I'd like to clean up the way that it figures out which special vars are thread slots, for sure.

But what else, if anything, is bad about what it's doing? The idea is that any global symbol can be known to have a tls-index. While it certainly works to have the loader figure out the thread slots just the same as any random symbol, that's not quite as good as can be, because the loader will be forced to use a 32-bit displacement to every thread slot.

the debugger regression is due to a wrong storage-class for one temp var.
The number it reports in the unbound variable turns out to be the symbol's address. I'm surprised we didn't have a test for the correct variable in an error handler.

On Thu, Apr 10, 2014 at 8:48 AM, Stas Boukarev <stassats@gmail.com> wrote:
Stas Boukarev <stassats@gmail.com> writes:

> Stas Boukarev <stassats@gmail.com> writes:
>> Eric Marsden <eric.marsden@free.fr> writes:
>>> Hi,
>>> Building current git, I see a SB-GMP build failure on Linux/AMD64. All
>>> 22 of the SB-GMP tests fail with
>>> Actual value: #<SIMPLE-TYPE-ERROR expected-type: SB-GMP::GMP-RSTATE datum: 1>.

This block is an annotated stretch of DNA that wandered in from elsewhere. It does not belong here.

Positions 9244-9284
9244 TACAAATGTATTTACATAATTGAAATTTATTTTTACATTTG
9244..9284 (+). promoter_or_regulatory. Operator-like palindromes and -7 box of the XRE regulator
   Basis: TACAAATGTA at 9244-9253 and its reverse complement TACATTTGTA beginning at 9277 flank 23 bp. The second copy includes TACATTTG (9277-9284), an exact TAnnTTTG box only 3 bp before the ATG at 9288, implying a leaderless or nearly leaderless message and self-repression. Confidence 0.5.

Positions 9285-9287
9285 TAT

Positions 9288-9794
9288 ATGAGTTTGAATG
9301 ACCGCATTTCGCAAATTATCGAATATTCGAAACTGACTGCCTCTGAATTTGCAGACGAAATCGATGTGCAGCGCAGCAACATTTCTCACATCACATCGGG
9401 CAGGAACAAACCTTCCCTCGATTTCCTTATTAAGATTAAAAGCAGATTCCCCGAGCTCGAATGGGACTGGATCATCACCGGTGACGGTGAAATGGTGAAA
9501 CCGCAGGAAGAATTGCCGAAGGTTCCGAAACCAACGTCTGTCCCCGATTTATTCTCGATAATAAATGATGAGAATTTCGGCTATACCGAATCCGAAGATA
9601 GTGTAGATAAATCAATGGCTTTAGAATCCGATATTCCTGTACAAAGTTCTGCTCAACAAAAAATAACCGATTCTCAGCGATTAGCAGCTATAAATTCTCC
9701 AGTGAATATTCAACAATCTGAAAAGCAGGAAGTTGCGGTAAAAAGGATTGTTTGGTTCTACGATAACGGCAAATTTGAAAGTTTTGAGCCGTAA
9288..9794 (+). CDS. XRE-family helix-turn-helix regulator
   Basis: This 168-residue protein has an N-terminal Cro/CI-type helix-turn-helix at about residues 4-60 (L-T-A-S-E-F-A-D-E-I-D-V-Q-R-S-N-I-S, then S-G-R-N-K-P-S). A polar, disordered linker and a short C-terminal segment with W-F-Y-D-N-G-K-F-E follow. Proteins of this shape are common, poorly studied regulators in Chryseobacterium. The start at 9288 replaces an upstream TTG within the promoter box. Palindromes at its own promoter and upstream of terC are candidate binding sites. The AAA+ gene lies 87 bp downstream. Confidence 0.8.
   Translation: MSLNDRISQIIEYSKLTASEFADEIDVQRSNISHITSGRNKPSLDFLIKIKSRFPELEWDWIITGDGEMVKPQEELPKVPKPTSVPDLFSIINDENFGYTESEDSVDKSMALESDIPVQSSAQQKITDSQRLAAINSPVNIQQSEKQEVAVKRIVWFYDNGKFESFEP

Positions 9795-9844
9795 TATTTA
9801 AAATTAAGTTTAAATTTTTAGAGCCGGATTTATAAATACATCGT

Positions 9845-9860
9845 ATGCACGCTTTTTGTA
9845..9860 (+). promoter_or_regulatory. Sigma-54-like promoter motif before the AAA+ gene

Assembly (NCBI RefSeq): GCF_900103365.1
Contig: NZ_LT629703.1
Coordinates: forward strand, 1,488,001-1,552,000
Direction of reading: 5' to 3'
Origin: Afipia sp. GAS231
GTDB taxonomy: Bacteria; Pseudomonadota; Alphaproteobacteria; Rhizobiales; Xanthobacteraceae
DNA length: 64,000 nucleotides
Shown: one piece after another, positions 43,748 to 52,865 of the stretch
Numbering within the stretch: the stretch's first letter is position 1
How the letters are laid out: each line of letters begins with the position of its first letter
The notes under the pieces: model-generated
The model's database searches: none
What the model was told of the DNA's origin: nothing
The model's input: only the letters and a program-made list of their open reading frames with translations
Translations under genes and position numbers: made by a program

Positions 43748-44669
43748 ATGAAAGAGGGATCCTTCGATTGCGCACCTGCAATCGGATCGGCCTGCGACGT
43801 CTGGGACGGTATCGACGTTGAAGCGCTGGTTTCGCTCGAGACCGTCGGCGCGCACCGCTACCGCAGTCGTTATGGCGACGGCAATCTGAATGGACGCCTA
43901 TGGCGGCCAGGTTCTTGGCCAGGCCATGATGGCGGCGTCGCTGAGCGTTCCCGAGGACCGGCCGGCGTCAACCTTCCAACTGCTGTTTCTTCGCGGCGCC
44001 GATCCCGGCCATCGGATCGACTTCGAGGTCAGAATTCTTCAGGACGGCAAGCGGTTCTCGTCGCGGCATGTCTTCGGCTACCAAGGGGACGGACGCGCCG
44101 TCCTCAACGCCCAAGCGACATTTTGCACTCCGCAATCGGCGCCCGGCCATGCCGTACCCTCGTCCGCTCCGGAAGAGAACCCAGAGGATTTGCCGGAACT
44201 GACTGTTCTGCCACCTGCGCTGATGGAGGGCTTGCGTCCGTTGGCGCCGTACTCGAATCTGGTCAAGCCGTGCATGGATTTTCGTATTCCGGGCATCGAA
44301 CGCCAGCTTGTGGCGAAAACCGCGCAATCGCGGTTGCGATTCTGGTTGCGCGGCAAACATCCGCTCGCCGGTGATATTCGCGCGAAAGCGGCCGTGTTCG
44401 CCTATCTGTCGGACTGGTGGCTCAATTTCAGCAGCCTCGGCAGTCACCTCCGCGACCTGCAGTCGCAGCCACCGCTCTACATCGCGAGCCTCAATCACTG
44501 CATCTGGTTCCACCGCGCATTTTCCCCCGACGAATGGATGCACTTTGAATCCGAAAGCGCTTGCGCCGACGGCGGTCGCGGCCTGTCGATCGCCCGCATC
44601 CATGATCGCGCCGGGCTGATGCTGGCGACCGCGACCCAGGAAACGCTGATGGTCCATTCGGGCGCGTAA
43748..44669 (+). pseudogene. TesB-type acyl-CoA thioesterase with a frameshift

>>> I have libgmp-dev with a Debian version of 2:6.0.0+dfsg-2.
>> The breaking commit is 6b74d4aac1a11e776267fbdb3638d9708d74df0f.
>> I'm currently investigating it. But I already noticed a debugger
>> regression:
>> (let ((a abc)) a) =>
>> The variable 68772754895 is unbound.
> It is quite peculiar:
> (let () *state*) in any package returns 1, but warns about an undefined
> variable.
> The name *state* is important for this to fail.
Ok, that's coming from the thread struct:

(let () (list *state* *no-tls-value-marker* *os-thread* *pseudo-atomic-bits*))
(1 #<unknown immediate object, lowtag=#b1, widetag=#x61 {61}> 70368646560640 0)

due to sb-vm::symbol-thread-struct-offset disregarding the package.

But I'm not quite sure about the whole meaning of treating thread slots
in such a way.

With best regards, Stas.